Thursday, April 30, 2009

From Alexander Hamilton to Junichero Koizumi

We are pleased to announce the publication of our latest book: Common Foundations of American and East Asian Modernisation: From Alexander Hamilton to Junichero Koizumi.

This book is an extensively referenced exploration of the influence outside the United States of the ideas of Alexander Hamilton (1755-1804), the US's first Secretary of the Treasury. In it, Ian Austin rejects the position perpetuated by neo-classical economics about the universality of “free market” and “free trade” economics. Austin shows that the US, Great Britain and Germany had all employed state intervention to protect their national interests at various points in their economic histories. Meiji-era Japan, learning from the US and Germany - as convincingly shown by Austin - adopted similar state-driven economic policies to develop rapidly. Post-1945, the same system of state-driven economic planning and execution was crucial in the economic recovery and growth of Japan and its former colonies, Taiwan and South Korea. Thus, contrary to popular belief, Asian countries and the US share common foundations in state intervention to promote economic modernisation.

The book was written over a period of 5 years, and yet its launch in 2009 could not be more timely. The global financial crisis beginning in 2008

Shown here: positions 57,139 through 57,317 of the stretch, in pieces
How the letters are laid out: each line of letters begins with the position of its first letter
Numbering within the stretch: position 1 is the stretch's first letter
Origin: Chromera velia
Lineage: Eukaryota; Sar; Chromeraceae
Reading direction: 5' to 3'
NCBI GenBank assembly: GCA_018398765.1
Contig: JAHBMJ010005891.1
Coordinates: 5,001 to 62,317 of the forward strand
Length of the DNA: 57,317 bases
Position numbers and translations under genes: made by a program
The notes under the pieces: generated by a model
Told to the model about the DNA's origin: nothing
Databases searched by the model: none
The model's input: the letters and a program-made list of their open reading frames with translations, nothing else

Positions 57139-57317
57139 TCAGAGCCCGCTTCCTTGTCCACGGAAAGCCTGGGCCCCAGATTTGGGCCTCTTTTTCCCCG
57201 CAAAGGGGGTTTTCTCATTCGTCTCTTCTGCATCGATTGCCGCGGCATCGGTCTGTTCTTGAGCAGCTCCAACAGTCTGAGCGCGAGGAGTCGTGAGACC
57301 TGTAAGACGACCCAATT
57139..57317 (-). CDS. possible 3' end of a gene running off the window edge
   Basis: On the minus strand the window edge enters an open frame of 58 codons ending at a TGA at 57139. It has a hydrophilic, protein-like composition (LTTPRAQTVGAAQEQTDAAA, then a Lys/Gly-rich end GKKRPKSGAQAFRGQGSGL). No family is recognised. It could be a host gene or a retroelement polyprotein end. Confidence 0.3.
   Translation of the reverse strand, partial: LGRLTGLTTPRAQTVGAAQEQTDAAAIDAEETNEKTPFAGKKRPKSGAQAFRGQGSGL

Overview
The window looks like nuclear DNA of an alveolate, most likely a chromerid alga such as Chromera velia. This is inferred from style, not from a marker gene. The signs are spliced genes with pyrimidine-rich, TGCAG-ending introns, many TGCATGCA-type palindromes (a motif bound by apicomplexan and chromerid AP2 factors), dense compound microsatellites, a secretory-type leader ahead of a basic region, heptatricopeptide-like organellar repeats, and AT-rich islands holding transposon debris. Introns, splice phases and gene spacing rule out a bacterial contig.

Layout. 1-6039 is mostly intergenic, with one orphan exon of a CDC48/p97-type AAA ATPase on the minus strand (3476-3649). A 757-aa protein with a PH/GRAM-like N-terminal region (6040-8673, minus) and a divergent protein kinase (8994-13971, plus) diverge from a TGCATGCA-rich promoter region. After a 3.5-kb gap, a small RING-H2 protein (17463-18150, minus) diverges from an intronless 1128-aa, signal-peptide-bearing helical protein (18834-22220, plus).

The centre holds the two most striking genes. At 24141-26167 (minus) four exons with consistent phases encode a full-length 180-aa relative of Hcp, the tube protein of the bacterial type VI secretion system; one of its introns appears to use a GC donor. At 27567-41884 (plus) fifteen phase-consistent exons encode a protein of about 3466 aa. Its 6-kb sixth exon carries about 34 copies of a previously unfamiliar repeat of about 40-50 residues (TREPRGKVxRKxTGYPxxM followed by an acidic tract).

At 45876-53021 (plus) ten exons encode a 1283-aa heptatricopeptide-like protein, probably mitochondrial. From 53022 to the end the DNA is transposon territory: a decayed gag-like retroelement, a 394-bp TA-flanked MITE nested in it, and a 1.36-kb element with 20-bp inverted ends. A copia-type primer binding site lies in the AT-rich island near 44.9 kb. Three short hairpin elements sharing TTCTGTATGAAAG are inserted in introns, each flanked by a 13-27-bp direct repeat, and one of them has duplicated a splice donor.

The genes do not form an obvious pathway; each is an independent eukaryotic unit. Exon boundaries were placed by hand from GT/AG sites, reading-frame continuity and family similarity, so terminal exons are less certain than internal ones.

has driven states around the world, including “free market” advocates like the US and Great Britain, to take drastic and dramatic interventionist measures. Austin shows that such interventions are not new, and indeed, will continue to be necessary in the future.

The author, Ian Patrick Austin, is an Australian researcher on American and East Asian political economy and currently works for Edith Cowan University,
Perth. He is the author of Pragmatism and Public Policy in East Asia: Origins, Adaptations and Developments (2001), Changing Faces of ASEAN (2002), Goh Keng Swee and Southeast Asian Governance (2004) and papers, chapters and bibliographies on Asian and American affairs. Ian has worked in Australian, Singaporean and British tertiary institutions, researching and lecturing on international political economy and management; as well as in international businesses focusing on consultancy, events management, marketing and logistics. He has public policy and electioneering experience from participation in federal, state and local elections in Australia.

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